Wednesday , August 10 2022

9 Tips to Keep Your Summer Annuals Thriving

9 Tips to Keep Your Summer Annuals Thriving

Vibrant-colored annuals have a way of bringing summer to life. Use these easy tips to make them last all the way until first frost.

1. Lots of Water

As summer advances and annuals start to fill out their containers, it’s essential that you provide them with enough water to feed their growth. In fact, by midsummer most plants need a daily soaking. If you have containers with drainage holes, consider placing a dish or saucer underneath to hold any overflow from watering or rainfall. Potted plants that are especially big, like hibiscus or pineapple sage, may need watered twice a day, particularly in higher temperatures.

2. Shorten Plant Height

Trimming the stems of potted tropicals or perennials in early summer will bring them into flower at a shorter height. You can cut the stem height by up to half. The benefit? Plants will not only flower a bit later, but also won’t need to be staked due to their tall, delicate stems — quite a chore. Consider trying this with tall varieties like joe pye weed, butterfly bush, asters or Mexican bush sage.

3. Trim & Feed Petunias & Supertunias

If your petunias only show flowers at the end of stems and the stems are covered in seedpods, they need to be trimmed to promote new growth. Cut the stems back almost to the container edge and then remove any seedpods left on the trimmed stems. When you’re done, water and fertilize the plants with slow-release fertilizer.

As for Supertunias, they should be growing over the pot edges by midsummer. Prolong their life by trimming every fifth stem, cutting them back so that they’re even with the bottom of the container. Then go through and lightly trim the other stems, cutting them back just a few inches. Repeat this process again in late summer if your Supertunias look ratty.

4. Harvest Blooms

Feel free to cut your flowers all summer long for drying. Easy air-drying choices include wheat celosia, strawflower, gomphrena and tall ageratum. Simply harvest flowers throughout the summer as blooms are ready. Although it may seem counterintuitive, cutting blooms frequently will push the plants to produce more flowers.

5. Stake Taller Plants

Tall annuals, such as cosmos, hollyhock and old-fashioned cleome, must be tended to or they can fall over or break off during high winds and summer thunderstorms. Staking them early in the summer will prevent damage. Half-hoops work well to lend support to a group of plants, or use single stakes for individual stems.

Similarly, protected growing areas are a good idea for annuals with brittle stems that damage easily, including begonias, shorter Clemon and ivy geraniums. This is especially true in windy locations. Consider staking these types of plants with half-hoops or installing pieces of wire garden fence.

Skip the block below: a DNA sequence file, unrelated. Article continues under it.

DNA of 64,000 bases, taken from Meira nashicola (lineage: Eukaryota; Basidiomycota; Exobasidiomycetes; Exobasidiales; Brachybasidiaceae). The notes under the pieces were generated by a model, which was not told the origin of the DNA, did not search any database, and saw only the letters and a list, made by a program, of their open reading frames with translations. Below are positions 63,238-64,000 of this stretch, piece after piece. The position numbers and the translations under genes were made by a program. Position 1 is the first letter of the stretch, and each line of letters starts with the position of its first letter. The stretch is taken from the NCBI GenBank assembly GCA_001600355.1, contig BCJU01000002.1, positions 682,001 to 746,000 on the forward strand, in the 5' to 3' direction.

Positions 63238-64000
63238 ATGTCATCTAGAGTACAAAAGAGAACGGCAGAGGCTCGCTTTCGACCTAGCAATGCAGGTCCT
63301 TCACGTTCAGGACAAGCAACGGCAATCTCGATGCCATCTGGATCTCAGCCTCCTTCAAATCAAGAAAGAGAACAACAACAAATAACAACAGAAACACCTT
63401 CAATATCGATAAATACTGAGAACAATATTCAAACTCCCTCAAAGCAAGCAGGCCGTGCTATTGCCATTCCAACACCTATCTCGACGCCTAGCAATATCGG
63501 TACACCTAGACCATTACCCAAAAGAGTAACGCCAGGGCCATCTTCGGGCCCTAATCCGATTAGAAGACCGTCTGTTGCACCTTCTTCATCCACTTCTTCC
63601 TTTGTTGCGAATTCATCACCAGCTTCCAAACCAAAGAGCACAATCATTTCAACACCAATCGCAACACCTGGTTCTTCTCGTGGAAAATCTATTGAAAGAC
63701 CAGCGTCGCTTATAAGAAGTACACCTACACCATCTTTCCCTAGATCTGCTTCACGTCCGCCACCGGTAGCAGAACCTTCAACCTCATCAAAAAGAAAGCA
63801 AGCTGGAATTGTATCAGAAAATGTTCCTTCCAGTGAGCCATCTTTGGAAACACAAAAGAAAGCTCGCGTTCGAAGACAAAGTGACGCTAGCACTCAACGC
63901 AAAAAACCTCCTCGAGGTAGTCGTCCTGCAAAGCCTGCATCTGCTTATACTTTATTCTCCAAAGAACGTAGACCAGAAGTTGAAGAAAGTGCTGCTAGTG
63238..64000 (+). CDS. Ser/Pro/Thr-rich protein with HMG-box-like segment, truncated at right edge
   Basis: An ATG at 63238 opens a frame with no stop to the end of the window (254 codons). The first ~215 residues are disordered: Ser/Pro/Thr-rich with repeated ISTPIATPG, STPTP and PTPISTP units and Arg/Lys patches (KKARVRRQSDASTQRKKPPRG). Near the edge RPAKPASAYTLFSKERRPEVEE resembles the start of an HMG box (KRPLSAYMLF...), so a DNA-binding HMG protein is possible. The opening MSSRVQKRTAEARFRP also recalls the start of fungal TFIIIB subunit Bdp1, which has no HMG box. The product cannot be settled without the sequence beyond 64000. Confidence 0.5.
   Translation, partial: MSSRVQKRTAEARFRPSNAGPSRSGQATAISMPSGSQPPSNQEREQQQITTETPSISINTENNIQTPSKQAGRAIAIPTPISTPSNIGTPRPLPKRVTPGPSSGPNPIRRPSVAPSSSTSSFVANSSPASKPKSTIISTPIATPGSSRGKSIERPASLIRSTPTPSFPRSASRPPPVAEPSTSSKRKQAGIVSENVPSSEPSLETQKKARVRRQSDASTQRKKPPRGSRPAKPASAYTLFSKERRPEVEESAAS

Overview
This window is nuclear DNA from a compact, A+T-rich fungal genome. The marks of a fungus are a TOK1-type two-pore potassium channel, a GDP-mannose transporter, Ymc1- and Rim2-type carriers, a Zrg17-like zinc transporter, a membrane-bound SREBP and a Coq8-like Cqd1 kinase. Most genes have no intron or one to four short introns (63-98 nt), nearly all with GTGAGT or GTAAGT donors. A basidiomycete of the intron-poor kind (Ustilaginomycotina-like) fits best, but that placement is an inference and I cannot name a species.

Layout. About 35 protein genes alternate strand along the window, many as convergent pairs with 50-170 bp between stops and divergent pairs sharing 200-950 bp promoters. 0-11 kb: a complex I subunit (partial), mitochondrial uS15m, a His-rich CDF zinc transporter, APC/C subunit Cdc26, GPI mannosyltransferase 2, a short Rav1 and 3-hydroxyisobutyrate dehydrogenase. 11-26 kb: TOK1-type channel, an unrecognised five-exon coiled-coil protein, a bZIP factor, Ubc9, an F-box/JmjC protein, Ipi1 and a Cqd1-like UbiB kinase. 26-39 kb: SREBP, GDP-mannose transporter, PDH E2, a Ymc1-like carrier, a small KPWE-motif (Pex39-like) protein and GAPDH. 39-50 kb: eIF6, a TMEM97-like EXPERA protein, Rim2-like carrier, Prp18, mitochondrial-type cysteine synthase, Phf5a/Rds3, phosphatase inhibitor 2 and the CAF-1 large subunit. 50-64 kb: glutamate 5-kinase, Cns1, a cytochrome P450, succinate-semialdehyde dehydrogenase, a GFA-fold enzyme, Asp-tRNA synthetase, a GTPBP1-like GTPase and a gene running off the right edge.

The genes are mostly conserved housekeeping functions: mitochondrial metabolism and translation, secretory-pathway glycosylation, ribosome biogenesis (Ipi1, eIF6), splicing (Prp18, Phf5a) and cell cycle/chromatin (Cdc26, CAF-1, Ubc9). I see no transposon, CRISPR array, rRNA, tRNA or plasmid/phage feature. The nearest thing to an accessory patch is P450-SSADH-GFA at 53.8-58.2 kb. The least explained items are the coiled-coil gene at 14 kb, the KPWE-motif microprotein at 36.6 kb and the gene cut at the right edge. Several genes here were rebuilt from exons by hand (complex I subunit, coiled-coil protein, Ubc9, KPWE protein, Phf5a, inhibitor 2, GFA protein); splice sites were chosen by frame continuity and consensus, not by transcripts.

6. Prevent Mildew

Although zinnias are known for vibrant color, their leaves are susceptible to powdery mildew — an affliction that is too late to treat once visible. This means you have to take care of it before you see it. Different mildew treatments can be found online and include baking soda sprays, neem oil, and traditional fungicides. To prevent mildew in the future, choose disease-resistant varieties and avoid planting zinnias too close together.

7. Trim Back Cool-Season Annuals

You can give cool-season bloomers like snapdragons and sweet alyssum new life by simply trimming them back by half, fertilizing them, and keeping them well hydrated throughout the heat of summer. By doing so, you may even be surprised with a second flowering as the cool air of fall sets in.

8. Deadhead Weekly

Remove any spent blooms on your annuals once or twice per week, depending on the number of plants you have. Cut or break the stems off as close as you can get to the base. Dispose of the blooms in a yard waste bin or a compost pile, but never leave them lying on the ground. They can develop mold (botrytis) as they decay which can spread to blooms that are healthy.

9. Watch for Mold

When summer rains set in, mold becomes an issue for many plants, particularly those in crowded conditions (think packed container gardens). Certain annuals, such as geraniums, zinnias and begonias, are more prone to mold than others. As mentioned earlier, mold can develop on dying or decaying flowers and easily spread to healthy leaves and plants. Deadheading your plants is one way to help control the mold issue.

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